Only a dream a decade ago, wireless technology today stands on the precipice of a great future. The future starts with trend-leaders in places like Finland, which is serving as a sort of wireless laboratory, as 63.2 percent of Finns use mobile phones. (In contrast, about 30 percent of Americans use wireless technology.) The citizens of Finland bank online, shop, rent apartments, get sports results, peruse announcements of cultural events, obtain theater information, and receive frivolous information like the joke of the day. (See our TechRepublic article on “Wireless Internet: Don’t hold your breath.”)

Professionals who use wireless want e-mail delivered on their phones. Those who already have wireless e-mail want to be able to see attachments. And that’s only the beginning. They want video conferencing, news, music, and more (see table 1). These applications are all in the works, but before they become commonplace, providers will need to overcome such obstacles as competing technologies and the current lack of standards.

Today, data traffic makes up less than 2 percent of mobile traffic, but that statistic should change radically by 2003 when data is expected to make up 45 percent of wireless traffic (see table 2). Wireless Internet’s newest iterations—surfing, delivery of daily news, video conferencing, photography, and more—is expected to be available in the third generation of wireless technology.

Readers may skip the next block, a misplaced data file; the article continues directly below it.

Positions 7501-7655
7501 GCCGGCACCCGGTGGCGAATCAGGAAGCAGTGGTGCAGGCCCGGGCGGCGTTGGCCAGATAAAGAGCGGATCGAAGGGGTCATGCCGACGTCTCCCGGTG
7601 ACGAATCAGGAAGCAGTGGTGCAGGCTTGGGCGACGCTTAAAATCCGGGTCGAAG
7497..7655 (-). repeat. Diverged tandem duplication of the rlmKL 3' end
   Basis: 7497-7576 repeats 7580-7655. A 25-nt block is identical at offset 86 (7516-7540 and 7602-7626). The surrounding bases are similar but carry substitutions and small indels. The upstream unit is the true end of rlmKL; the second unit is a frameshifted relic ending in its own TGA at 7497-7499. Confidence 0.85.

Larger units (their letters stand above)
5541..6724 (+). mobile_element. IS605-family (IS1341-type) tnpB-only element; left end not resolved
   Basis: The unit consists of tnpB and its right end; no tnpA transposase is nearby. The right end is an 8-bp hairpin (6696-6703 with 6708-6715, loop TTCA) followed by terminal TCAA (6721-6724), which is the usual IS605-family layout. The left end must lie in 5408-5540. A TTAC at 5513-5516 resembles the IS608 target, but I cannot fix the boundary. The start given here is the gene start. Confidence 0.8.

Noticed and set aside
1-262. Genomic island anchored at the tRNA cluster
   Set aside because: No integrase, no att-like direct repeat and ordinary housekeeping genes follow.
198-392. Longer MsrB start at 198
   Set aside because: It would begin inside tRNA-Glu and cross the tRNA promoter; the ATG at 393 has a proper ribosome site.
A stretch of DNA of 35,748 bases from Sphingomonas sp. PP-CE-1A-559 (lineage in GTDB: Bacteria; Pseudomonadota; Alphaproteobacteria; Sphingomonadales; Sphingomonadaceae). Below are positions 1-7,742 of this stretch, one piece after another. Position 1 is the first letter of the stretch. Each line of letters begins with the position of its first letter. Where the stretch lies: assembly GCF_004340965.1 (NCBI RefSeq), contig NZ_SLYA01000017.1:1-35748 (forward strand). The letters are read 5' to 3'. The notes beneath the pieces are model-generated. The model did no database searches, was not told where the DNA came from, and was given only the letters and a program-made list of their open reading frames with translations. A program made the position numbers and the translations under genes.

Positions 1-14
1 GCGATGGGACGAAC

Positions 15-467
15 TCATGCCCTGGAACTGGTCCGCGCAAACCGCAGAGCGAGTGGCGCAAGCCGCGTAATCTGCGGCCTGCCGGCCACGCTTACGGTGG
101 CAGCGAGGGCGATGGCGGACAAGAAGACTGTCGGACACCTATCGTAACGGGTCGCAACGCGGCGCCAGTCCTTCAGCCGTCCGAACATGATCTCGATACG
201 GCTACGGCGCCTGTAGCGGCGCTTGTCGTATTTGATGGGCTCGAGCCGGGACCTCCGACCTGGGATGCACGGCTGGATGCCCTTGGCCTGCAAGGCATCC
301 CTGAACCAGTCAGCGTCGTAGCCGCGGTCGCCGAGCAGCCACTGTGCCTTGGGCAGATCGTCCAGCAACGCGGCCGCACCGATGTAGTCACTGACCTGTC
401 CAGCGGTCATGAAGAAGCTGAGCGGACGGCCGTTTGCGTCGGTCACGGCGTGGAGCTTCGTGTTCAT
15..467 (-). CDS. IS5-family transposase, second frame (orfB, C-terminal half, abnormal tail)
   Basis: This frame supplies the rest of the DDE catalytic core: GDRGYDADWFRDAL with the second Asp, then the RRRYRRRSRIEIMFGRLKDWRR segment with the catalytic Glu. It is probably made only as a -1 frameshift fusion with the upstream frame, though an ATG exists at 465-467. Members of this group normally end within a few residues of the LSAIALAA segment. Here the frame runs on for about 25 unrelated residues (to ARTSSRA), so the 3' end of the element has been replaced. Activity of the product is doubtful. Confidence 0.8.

Cahners In-Stat Group estimates that the wireless data market will include 25 million users by 2003. Both small and large businesses are expected to be the key markets for wireless data service. In-Stat estimates that there will be nearly 9 million enterprise users in 2003 out of what will then be nearly 25 million wireless data users. And according to In-Stat, nearly half of all business professionals would access the Internet wirelessly several times a day if price and service were not an obstacle. For definitions of wireless terms, see TechRepublic’s Jargon Watch .
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This study shows the percentage of respondents who want these advanced features in upcoming wireless services. The “other” category includes caller ID, voice mail, text-to-voice, and wireless VPN.